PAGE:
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INTRODUCTION, Landmine Monitor Report 2001
Table of Contents


The Convention on the Prohibition of the Use, Stockpiling, Production, and Transfer of Anti-Personnel Mines and On Their Destruction (“Mine Ban Treaty”)[1] was opened for signature on 3 December 1997. It entered into force on 1 March 1999.

The International Campaign to Ban Landmines (ICBL) considers the Mine Ban Treaty the only viable comprehensive framework for achieving a mine-free world. The ICBL believes that the only real measure of the Mine Ban Treaty’s success will be the concrete impact that it has on the global mine problem. This Landmine Monitor Report 2001 provides a means of measuring that impact.[2] It is evident that the treaty, and the ban movement more generally, are making a significant difference. A growing number of governments are joining the Mine Ban Treaty, and as detailed below, there is decreased use of antipersonnel mines, a dramatic drop in production, an almost complete halt to trade, rapid destruction of stockpiled mines, fewer mine victims in key affected countries, and more land demined.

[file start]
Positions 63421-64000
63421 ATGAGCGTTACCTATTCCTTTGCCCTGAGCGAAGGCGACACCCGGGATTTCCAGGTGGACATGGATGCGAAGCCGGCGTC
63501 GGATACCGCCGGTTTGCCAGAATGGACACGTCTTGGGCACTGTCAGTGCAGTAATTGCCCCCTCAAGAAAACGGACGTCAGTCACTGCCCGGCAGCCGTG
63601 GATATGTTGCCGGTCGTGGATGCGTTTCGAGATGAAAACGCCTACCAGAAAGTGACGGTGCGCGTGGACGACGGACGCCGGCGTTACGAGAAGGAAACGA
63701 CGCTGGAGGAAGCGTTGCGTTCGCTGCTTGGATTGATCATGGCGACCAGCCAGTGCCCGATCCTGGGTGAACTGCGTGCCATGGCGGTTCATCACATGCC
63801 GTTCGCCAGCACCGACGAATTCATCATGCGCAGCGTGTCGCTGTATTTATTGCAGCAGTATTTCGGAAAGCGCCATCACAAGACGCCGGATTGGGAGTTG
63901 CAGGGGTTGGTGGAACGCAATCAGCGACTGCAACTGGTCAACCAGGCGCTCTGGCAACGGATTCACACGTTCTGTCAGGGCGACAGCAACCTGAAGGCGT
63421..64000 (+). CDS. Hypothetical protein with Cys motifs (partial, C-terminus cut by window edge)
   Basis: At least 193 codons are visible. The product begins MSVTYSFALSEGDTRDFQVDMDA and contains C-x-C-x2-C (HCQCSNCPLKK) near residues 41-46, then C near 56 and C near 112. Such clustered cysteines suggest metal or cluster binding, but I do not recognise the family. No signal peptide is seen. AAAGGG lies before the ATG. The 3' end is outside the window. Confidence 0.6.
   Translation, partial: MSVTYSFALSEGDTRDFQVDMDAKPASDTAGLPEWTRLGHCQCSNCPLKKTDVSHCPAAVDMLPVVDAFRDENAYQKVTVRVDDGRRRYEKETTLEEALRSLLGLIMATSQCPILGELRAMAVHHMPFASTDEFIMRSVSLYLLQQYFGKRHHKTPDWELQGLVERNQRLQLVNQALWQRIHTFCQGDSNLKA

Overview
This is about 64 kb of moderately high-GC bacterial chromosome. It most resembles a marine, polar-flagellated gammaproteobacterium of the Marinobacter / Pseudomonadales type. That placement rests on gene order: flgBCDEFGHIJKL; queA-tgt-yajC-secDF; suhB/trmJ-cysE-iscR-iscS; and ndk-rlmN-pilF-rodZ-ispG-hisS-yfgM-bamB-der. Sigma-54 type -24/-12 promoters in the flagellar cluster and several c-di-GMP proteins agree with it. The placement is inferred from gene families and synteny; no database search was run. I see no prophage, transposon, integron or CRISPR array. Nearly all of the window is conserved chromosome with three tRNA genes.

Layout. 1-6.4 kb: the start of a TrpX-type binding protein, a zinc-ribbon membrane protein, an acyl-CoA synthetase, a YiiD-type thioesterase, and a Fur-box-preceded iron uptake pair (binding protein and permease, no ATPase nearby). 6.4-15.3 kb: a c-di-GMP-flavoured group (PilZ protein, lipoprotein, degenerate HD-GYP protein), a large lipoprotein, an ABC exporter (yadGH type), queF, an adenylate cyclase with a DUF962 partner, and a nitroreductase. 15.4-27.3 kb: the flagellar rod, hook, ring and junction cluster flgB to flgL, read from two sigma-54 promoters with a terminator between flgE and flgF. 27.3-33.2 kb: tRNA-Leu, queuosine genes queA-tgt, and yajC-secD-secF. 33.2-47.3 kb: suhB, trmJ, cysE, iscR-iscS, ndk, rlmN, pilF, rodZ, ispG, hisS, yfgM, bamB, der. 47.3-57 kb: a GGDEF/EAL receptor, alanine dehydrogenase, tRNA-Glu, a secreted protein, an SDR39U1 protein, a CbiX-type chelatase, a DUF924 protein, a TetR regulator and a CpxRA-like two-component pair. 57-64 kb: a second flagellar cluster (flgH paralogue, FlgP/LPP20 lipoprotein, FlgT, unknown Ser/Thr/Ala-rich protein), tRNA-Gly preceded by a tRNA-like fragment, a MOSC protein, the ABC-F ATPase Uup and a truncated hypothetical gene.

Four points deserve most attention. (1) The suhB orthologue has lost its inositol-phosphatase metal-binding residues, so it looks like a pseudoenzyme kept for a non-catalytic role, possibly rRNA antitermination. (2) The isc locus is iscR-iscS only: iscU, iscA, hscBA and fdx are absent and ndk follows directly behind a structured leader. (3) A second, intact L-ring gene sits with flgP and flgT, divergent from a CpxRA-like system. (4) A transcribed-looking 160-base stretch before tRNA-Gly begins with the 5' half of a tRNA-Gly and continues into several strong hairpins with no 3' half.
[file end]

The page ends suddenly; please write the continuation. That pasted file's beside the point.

Despite the progress, the reality is that antipersonnel mines continue to be laid and to take far too many victims. The landmine problem is not solved, and will not be solved without sustained commitment from governments and non-governmental organizations.


[1]The ICBL generally uses the short title, Mine Ban Treaty, although other short titles are common as well, including Ottawa Convention and Ottawa Treaty.
[2] The reporting period for Landmine Monitor Report 2001 is May 2000 to May 2001. Editors have where possible added important information that arrived in June and July 2001.